Review: 'Dance Downtown' Program 1 shines 

Even before it got to the hors d’oeuvres at the after-party, the new, 36th season of ODC/Dance Downtown seemed like atasty, but somewhat unbalanced, three-course menu. KT Nelson’s world premiere "Scramble" began Thursday’s opening night as a light and playful appetizer. The long and somewhat hard-to-bite premiere by Brenda Way, "A Pleasant Looking Woman in Sensible Clothes," followed. The evening was topped off by Way’s "Investigating Grace" from 1999, an airy, delicious dessert.

The company’s new season at the Yerba Buena Center for the Arts brings four world premieres by Nelson and Way, divided between two programs. Nelson’s "Scramble" from Thursday’s Program 1 was perhaps the most dance-y of them all.

Created for a quartet and set to Bach’s Cello Suite No. 6 D major played by Yo-Yo Ma, the work explores the joys and intricacies of pas de deux. The relationship between the two couples — Anne Zivolich with Daniel Santos and Elizabeth Farotte with Justin Flores — was intimate at first. Whether they lifted each other or locked in a sensual embrace, the duos danced as if no one was watching.

But in a part for all four, the mood changed and the dancers transformed into children at play, jumping with legs bent in a jester-like L-shape, dragging each other, playing Twister, or falling comically. Nelson’s light piece warmed up the audience for Way’s meaty premiere.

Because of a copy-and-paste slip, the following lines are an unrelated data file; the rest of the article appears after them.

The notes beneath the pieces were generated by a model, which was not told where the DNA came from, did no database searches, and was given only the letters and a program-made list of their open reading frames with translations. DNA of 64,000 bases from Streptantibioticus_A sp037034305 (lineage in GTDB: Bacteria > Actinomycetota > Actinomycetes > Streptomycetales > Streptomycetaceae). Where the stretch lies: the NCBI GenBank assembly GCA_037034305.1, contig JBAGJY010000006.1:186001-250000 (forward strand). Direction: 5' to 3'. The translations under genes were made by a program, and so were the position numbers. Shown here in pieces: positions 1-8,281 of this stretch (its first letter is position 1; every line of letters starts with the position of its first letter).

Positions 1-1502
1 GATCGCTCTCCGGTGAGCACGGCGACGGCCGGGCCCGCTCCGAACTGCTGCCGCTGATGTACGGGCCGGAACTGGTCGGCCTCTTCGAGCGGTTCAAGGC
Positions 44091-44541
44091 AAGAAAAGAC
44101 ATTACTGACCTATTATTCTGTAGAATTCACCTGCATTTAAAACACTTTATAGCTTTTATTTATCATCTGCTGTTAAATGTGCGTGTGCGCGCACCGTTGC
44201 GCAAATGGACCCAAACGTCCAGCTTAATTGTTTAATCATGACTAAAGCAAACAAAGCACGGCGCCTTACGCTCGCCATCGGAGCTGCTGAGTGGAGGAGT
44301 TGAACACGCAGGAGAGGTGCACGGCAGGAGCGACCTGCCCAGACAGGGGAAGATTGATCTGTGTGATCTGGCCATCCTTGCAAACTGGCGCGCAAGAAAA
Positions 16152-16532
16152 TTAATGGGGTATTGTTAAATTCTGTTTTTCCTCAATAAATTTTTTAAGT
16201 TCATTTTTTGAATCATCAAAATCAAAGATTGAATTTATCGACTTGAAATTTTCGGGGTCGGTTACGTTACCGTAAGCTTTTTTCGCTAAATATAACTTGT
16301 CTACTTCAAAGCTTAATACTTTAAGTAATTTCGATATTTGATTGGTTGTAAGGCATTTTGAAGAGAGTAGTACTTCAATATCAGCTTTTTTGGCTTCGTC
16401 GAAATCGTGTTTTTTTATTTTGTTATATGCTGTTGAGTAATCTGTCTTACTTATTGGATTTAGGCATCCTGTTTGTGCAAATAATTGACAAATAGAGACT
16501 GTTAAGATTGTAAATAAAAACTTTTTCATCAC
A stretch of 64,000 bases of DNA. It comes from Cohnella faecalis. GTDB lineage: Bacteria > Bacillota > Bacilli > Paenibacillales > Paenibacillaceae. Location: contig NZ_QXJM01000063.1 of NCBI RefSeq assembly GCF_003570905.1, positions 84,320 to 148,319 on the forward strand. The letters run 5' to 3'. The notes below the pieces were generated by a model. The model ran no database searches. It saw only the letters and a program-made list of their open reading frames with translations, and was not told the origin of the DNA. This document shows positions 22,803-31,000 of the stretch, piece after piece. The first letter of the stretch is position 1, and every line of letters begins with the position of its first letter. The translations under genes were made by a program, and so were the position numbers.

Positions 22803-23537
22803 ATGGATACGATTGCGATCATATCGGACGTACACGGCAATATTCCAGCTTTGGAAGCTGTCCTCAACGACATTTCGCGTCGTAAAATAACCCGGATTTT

"A Pleasant Looking Woman in Sensible Clothes" is the last part of Way’s trilogy that critiques societal problems. Following pieces on global warming and religious extremism, the work explores questions of privacy — or what she calls "homeland insecurity" — and is accompanied by David Lang’s anxious music and a video by Japanese artist Hiraki Sawa.

Unlike her global warming piece "On a Train Heading South," with its striking metaphor of Cassandra and melting icicles, Way’s new dance is harder to swallow. Although it began pleasantly enough with a blissful caressing of a middle-class couple, played by Private Freeman and Andrea Flores, the story soon began to fall apart.

There were clear images of control emanating from men in suits and broadcasters on TV that somehow separated the loving couple. Yet the metaphor was so jumbled, we only got a general sense of trouble. Part of the confusion came from Sawa’s wonderful black-and-white video of airplanes taking off from someone’s bedroom that, although thematically appropriate, was distracting. The flowery dresses, shorts and suits created by Cassandra Carpenter created a sense of a social milieu, but ultimately helped complicate who was who. Flores was great as a soloist, but the unclear story prevented her from making the same impact as the disaster foreseer Cassandra in Way’s previous dance.

Finally, it was Way’s highly acclaimed "Investigating Grace" with Freeman and former San Francisco Ballet principal dancer Joanna Berman that reminded us again that ODC is all about dance. This work showed such clarity of vision and had delicate, quiet choreography, the dancers were no longer dancing, but flying. Set to Bach’s Goldberg Variations and with beautiful lighting by Alexander Nichols, "Investigating Grace" brought home what makes ODC/Dance such a delight — wit, lucidity and imagination.

ODC/Dance Downtown Program 1 ***½

Where: Yerba Buena Center for the Arts, 700 Howard St., San Francisco

When: 8 p.m. today and March 15; 2 p.m. March 18

Tickets: $10-$75

Contact: (415) 978-2787 or www.ybca.org

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